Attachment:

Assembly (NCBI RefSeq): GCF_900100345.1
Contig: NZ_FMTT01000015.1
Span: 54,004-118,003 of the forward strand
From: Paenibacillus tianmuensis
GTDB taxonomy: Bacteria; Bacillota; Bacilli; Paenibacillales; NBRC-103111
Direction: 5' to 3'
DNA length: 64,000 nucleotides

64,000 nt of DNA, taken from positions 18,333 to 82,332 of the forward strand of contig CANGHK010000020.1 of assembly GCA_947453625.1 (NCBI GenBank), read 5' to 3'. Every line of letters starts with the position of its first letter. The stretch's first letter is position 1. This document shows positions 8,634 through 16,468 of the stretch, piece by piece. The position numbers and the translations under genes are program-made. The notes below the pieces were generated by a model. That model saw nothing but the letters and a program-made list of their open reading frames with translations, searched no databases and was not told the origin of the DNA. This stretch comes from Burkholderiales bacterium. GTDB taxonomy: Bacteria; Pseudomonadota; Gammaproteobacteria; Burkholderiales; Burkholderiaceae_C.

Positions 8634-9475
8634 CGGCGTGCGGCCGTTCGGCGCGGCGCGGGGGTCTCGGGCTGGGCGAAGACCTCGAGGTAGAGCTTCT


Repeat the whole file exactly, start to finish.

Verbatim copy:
Assembly (NCBI RefSeq): GCF_900100345.1
Contig: NZ_FMTT01000015.1
Span: 54,004-118,003 of the forward strand
From: Paenibacillus tianmuensis
GTDB taxonomy: Bacteria; Bacillota; Bacilli; Paenibacillales; NBRC-103111
Direction: 5' to 3'
DNA length: 64,000 nucleotides

64,000 nt of DNA, taken from positions 18,333 to 82,332 of the forward strand of contig CANGHK010000020.1 of assembly GCA_947453625.1 (NCBI GenBank), read 5' to 3'. Every line of letters starts with the position of its first letter. The stretch's first letter is position 1. This document shows positions 8,634 through 16,468 of the stretch, piece by piece. The position numbers and the translations under genes are program-made. The notes below the pieces were generated by a model. That model saw nothing but the letters and a program-made list of their open reading frames with translations, searched no databases and was not told the origin of the DNA. This stretch comes from Burkholderiales bacterium. GTDB taxonomy: Bacteria; Pseudomonadota; Gammaproteobacteria; Burkholderiales; Burkholderiaceae_C.

Positions 8634-9475
8634 CGGCGTGCGGCCGTTCGGCGCGGCGCGGGGGTCTCGGGCTGGGCGAAGACCTCGAGGTAGAGCTTCT